Ranks in Nelson's Royal Navy: in the early 1800s, the rank of 'Midshipman' was conferred to the sons of wealthy and/or aristocratic families, destined to become commissioned officers following appropriate schooling. Midshipmen were affectionally referred to as 'Middys,'  and  recruited into Nelson's Royal Navy from 12-14 years of age. In addition to their inherent boyish looks, they were indentifiable by the  white  patch on their uniform collar. The uniform  identification concurs with the naval  portrait miniature offered for sale.
Historical Importance: The portrait miniature of Midshipman Francis Harris was painted in the early 19th century at the height of the French Revolutionary, and Napoleonic Wars, just a year, or thereabouts, before the Battle of Trafalgar. Midshipman Francis Harris, is believed  to have had a long and distinguished naval career: he possibly served in Nelson's Royal Navy throughout the French Revolutionary and Napoleonic Wars. Clarification eregarding his naval career may be possible subject to conducting further research.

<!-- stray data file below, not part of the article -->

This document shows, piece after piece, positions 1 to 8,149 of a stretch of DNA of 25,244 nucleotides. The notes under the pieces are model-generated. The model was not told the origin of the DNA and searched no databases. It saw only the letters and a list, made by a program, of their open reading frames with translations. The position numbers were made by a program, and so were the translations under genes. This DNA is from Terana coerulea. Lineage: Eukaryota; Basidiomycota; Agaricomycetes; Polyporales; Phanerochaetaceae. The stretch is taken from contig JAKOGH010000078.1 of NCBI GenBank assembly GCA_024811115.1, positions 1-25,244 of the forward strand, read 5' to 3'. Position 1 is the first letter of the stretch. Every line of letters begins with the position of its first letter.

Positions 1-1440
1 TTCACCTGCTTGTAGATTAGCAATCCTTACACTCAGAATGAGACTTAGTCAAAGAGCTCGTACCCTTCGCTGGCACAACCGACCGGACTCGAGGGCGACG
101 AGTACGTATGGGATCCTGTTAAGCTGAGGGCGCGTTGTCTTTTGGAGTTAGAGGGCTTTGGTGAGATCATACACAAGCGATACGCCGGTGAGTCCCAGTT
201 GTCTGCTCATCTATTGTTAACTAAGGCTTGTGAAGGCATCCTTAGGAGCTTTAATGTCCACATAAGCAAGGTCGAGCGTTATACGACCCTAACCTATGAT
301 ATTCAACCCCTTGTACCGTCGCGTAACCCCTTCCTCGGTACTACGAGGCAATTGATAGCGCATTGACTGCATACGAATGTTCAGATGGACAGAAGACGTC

Laurel Symbolism:The laurel wreath has been associated with victory - triumph over the enemy in battle and war,  since antiquity. In ancient Greece bay laurel was sacred to Apollo, and used to form a wreath of honour for heroes, scholars and poets. Laurel also became the symbol of triumph in Rome and Greece: the term 'laureate' deriving from this tradition. The term 'bacca-laureate' (the name for the university degree of bachelor) may also have origins to this revered plant. The laurel sprig featuring on the frame to the portrait miniature, being particularly significant considering the sitter is a 'Midshipman,' destined for a higher rank.
Source & Further Reading:
Foskett D., Miniatures Dictionary & Guide: Suffolk, Antique Collectors' Club 1979
Guerber H.A., The Myths of Greece & Rome: London, Harrap & Company 1927
Lewis M., A Social History of the Navy 1793-1815. London: Allen & Unwin 1960

Price: SOLD